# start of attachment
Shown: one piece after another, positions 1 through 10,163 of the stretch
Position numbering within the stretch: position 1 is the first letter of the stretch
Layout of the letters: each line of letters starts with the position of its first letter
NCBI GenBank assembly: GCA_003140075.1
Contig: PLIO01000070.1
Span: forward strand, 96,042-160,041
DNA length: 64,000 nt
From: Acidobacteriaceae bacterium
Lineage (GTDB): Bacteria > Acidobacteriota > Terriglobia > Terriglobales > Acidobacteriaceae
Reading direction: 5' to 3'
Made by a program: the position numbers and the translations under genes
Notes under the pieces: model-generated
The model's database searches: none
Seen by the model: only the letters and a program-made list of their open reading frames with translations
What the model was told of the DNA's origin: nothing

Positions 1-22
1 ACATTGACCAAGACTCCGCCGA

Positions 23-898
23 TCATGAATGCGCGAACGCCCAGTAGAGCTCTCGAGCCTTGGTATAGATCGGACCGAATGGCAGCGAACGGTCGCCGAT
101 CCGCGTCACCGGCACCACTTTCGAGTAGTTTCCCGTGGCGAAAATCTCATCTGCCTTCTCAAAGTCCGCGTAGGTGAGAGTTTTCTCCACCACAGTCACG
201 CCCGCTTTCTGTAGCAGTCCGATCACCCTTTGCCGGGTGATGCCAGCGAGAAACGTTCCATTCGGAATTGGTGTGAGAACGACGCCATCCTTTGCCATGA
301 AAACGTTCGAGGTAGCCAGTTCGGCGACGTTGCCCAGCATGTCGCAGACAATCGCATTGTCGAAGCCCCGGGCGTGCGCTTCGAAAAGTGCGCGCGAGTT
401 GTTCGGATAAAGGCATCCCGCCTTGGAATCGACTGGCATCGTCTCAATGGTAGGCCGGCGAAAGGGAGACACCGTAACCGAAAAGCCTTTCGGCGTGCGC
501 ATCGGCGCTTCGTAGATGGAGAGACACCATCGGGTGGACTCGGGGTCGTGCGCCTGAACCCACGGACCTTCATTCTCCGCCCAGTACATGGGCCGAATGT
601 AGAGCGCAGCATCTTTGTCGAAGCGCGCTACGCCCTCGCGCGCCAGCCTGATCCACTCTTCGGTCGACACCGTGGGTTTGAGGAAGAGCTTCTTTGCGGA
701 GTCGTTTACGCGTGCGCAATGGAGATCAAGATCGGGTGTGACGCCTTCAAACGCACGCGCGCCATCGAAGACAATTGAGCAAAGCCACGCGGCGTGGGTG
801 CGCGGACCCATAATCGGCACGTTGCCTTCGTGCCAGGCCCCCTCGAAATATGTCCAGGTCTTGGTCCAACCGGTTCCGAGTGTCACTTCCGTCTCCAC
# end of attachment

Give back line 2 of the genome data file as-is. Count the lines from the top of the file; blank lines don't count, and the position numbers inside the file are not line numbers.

Position numbering within the stretch: position 1 is the first letter of the stretch